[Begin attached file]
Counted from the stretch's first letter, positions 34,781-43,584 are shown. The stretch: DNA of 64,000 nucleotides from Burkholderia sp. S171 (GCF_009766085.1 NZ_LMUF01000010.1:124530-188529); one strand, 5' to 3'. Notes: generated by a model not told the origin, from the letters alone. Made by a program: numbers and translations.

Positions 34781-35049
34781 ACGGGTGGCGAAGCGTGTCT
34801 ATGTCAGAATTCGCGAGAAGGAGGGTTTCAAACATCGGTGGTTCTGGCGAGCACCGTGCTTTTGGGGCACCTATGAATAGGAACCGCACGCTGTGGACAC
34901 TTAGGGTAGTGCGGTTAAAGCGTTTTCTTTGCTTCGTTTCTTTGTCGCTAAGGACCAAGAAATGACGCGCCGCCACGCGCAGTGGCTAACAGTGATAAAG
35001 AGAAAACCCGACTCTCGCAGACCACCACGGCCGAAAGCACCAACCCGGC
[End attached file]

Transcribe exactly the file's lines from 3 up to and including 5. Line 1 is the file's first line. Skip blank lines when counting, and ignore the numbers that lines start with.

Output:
34781 ACGGGTGGCGAAGCGTGTCT
34801 ATGTCAGAATTCGCGAGAAGGAGGGTTTCAAACATCGGTGGTTCTGGCGAGCACCGTGCTTTTGGGGCACCTATGAATAGGAACCGCACGCTGTGGACAC
34901 TTAGGGTAGTGCGGTTAAAGCGTTTTCTTTGCTTCGTTTCTTTGTCGCTAAGGACCAAGAAATGACGCGCCGCCACGCGCAGTGGCTAACAGTGATAAAG